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I'm developing an application that manages information about users and save the data in a SQL Server. I would like to 'somehow' connect this application with our Active Directory, so all the changes this app will make will be reflected in the Active Directory too (if we add a new user in the app, it will be added also in the Active Directory)

Is it possible? if so, which are my options?

Thanks in advance

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Don't do it. Let AD be the authoritative copy of your user base, and let the users always be created in AD first and then propagate to SQL. By letting users be added through a different path (SQL first) you open a huge can of worms with regard to security. If a user is defined in SQL but not in AD, what exactly is taht user? How can he log in? To what groups does he belong? IS he allowed access or not to this resource or that resource? How about cases when an user is added in AD and in SQL with different characteristics and then you need to reconcile.

Modify your application do always create the user in AD, in conformance with the AD policies and security requirements (password complexity being the most trivial example). Then let AD synchronize with SQL.

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+1 I've seen that can of worms first hand. It's a lot less work to have AD do what it does best for your application rather than the other way around. – Saul Dolgin Jan 24 '11 at 18:58
    
And I haven't even mentioned renaming an user (allowed in AD), thumb stoned users and, the mother of all AD sync nightmares, the SID change operation (migrate accounts across domains: msdn.microsoft.com/en-us/library/ms679833%28v=vs.85%29.aspx). – Remus Rusanu Jan 24 '11 at 19:14
    
So, how can I create a user with my app in the AD? and let D synchronize with SQL? Thanks – pepersview Jan 25 '11 at 10:01
    

The way I chose to solve this problem was to add an event that was triggered when I saved my user object. The listener on this event would then send an update to Active Directory. In my case I was doing a one way sync to Active Directory and it was also a best effort attempt, meaning if it failed I was fine with it. If you need to do some more reliability around it you will want to wrap your SQL updates inside of a transaction and only commit after active directory is updated.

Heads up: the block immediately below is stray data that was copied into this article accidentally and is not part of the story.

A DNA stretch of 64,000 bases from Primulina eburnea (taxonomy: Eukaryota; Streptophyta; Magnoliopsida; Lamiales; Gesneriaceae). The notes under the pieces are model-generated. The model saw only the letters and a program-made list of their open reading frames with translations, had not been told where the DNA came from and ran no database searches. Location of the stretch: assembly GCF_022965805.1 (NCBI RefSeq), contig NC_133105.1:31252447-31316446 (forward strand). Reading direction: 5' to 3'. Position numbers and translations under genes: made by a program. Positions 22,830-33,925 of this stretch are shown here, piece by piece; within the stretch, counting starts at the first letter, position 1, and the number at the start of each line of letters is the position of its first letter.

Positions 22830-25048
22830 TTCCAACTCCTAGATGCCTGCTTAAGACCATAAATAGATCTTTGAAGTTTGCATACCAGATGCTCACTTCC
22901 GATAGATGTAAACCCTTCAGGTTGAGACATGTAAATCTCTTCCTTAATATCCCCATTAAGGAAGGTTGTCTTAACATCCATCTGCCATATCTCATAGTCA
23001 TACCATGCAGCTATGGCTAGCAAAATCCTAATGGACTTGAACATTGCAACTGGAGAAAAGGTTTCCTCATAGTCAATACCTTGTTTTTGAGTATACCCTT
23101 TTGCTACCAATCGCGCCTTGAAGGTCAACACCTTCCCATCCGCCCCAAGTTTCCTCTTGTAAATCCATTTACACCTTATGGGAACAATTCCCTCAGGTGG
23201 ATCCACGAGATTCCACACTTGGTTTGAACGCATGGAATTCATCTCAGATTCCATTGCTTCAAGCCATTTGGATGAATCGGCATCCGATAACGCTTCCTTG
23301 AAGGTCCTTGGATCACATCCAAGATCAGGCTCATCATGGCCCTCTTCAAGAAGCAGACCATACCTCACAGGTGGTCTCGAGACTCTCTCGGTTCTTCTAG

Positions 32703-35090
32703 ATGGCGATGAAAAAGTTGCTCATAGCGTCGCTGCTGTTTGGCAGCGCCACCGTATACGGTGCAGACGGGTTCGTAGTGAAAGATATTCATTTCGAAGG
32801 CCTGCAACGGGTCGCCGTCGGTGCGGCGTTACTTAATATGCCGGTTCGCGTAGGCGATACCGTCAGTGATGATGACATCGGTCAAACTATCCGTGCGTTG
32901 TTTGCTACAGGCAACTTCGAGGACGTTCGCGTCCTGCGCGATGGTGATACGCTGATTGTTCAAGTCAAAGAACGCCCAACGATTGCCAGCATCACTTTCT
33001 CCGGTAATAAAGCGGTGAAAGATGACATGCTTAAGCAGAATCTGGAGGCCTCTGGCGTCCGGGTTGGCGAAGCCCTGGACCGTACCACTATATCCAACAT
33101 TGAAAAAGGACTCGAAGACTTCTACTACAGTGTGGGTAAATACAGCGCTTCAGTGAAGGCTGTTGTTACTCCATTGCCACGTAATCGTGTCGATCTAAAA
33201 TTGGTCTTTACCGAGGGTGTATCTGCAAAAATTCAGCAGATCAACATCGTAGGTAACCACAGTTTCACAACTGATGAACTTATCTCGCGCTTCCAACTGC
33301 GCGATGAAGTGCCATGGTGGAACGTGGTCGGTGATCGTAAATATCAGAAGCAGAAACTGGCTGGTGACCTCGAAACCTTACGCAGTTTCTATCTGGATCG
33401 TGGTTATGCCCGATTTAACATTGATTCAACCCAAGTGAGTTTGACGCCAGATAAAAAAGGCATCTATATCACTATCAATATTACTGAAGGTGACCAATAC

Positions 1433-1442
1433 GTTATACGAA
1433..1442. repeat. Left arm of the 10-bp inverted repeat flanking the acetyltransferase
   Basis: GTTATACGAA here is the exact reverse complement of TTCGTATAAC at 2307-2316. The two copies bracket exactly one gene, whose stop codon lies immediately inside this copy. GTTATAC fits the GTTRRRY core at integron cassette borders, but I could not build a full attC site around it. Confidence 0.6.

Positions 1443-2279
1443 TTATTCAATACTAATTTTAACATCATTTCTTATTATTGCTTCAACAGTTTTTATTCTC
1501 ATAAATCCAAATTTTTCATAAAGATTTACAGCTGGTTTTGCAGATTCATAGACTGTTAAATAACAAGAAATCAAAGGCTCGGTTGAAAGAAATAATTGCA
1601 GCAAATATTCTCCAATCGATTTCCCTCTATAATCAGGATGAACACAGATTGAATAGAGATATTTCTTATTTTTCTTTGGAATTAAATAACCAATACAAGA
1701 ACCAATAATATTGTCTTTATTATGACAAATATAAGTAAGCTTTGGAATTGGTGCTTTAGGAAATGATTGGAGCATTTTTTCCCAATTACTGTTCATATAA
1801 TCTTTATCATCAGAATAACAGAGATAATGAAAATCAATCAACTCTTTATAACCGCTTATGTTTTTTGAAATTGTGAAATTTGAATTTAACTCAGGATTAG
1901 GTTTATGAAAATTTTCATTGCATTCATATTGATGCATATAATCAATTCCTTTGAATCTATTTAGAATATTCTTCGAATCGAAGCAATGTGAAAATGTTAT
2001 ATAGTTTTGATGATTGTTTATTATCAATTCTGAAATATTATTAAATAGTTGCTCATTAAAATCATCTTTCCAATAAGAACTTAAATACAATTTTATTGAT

If you need a two way sync with Active Directory you will need to look at doing some sort of a background synchronization with Active Directory where you iterate over your users and check for updates in AD.

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If you are doing a one-way sync to AD, I agree with Aaron that you should simply have a Trigger in SQL server. Note that this solution may suffer from some problems, like the user accounts already created, user name or password doesn't meet the AD complexity rule. You need to then find some ways to log the error. You may also need a tool to do initial provisioning of your database accounts.

If you want to do two-way sync, I suggest you to read up DirSync. You probably need to write a NT service to do it. I hope you don't store password in your database. I highly suggest you to use Windows authentication. If you do need to sync up the password, you may need to write your own passwordsync and install it in all the domain controllers in your machine.

If you are developing a solution for enterprise, you should look up the existing meta-directory solution products from Microsoft, MIIS, ILM, FIM.

They are all the same thing except with the names different. Many enterprise has adopted this as their meta directory solution. You just need to write up an extension to leverage on its provided infrastructures to do the identity synchronization.

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I was checking information about FIM, but I don't really understand how can I use it, or implement it. Could I still use my Windows-based Application as input to manage users and groups? – pepersview Jan 25 '11 at 10:03

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